Data from on-post monitoring wells was used to determine the direction of groundwater flow and contamination migration in the Bedrock Aquifer. The groundwater in the Bedrock Aquifer in AOC #7 flows 62.3 ft/yr to the south-southeast (ESE, 1991c).
The duration of exposure to contaminants in the drinking water wells can only be estimated. The source of contamination was determined to be waste disposed of in AOC #7 of OU-1. In order to evaluate the potential for adverse health effects from use of this water, ATSDR assumed that the drums in AOC #7 were buried in 1950 and contamination of the drinking water started immediately. The new water supply system was connected in 1991, resulting in a maximum duration of exposure of 41 years. ATSDR then assumed exposure to contaminants by bathing, breathing vapors from steam, and rinsing food, in addition to ingestion of drinking water. ATSDR doubled the maximum concentration of VOCs detected in the groundwater, 40.2 ppb TCE and 12.0 ppb PCE, to account for the total exposure pathways. The total exposure from this assumed "maximum exposure scenario" was still determined not to be a public health concern. The cancer risk was calculated to be 1.58 x 10-5 for TCE and 2.2 x 10-5 for PCE. The contamination sources, drums and drum fragments, were removed in 1995, thereby, eliminating any future contamination (TYAD, 1996).
The Post Remedial Action Plan proposed a pump and treat method for removing contaminants from the groundwater. This plan has since been abandoned due to the decreased groundwater plume size and decreasing concentration of contaminants (TYAD, 1996). The remainder of the plume will be monitored regularly and allowed to naturally attenuate.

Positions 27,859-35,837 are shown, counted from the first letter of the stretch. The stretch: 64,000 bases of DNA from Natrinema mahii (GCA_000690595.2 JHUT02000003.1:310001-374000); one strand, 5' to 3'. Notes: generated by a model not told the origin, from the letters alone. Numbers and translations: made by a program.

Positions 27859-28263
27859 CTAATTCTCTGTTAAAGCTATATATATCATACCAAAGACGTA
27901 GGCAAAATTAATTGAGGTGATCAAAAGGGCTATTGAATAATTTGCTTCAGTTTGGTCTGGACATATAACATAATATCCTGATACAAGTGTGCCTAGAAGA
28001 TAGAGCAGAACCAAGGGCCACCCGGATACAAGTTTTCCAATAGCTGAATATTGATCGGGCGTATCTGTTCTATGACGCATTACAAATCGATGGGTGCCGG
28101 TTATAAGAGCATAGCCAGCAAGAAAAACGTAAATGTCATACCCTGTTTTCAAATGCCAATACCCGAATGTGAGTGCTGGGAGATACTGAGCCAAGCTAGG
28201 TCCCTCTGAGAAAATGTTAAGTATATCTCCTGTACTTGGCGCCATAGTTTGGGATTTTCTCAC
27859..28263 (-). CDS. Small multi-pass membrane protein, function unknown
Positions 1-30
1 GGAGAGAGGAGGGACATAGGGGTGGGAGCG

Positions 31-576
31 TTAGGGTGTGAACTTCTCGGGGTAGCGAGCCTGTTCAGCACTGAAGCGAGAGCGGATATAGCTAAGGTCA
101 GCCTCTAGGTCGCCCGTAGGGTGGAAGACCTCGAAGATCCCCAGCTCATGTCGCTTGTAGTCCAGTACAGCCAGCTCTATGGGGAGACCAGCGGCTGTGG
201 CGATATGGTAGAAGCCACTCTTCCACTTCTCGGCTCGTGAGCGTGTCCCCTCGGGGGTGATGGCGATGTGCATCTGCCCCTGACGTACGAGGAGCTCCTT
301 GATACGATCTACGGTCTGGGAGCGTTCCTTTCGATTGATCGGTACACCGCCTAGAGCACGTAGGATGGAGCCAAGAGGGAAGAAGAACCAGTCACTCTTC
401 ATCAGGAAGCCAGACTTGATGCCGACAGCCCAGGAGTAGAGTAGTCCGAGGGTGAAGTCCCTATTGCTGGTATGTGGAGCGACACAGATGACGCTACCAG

The TYAD water supply system and Tobyhanna residential drinking water wells will continue to be monitored for potential contamination. The 24 residences with contaminated groundwater which were placed on the TYAD water supply system will not experience future contamination because the TYAD water supply wells are upgradient from the contamination source. The balance of the Tobyhanna residential drinking water wells are not likely to experience contamination because those wells are further from the contamination source and the groundwater plume is decreasing in size and concentration. Therefore, the residents of Tobyhanna do not have any current or future threats to human health due to groundwater contamination.
- Is AOC# 1, Inactive Sanitary Landfill (see Figure Two), a public health hazard?
- Contaminants from the inactive sanitary landfill migrated into the groundwater. There are
no drinking water supply wells around the landfill or down gradient from it. There is no
human exposure to the contaminants, therefore there is no health hazard.
The landfill operated from 1963 to 1979 receiving all types of waste, such as plating wastes, sludge from the sewage treatment plant, ash from burning of wooden and paper waste, construction debris, paints, solvents, oils, and sanitary solid waste (ERM, 1995).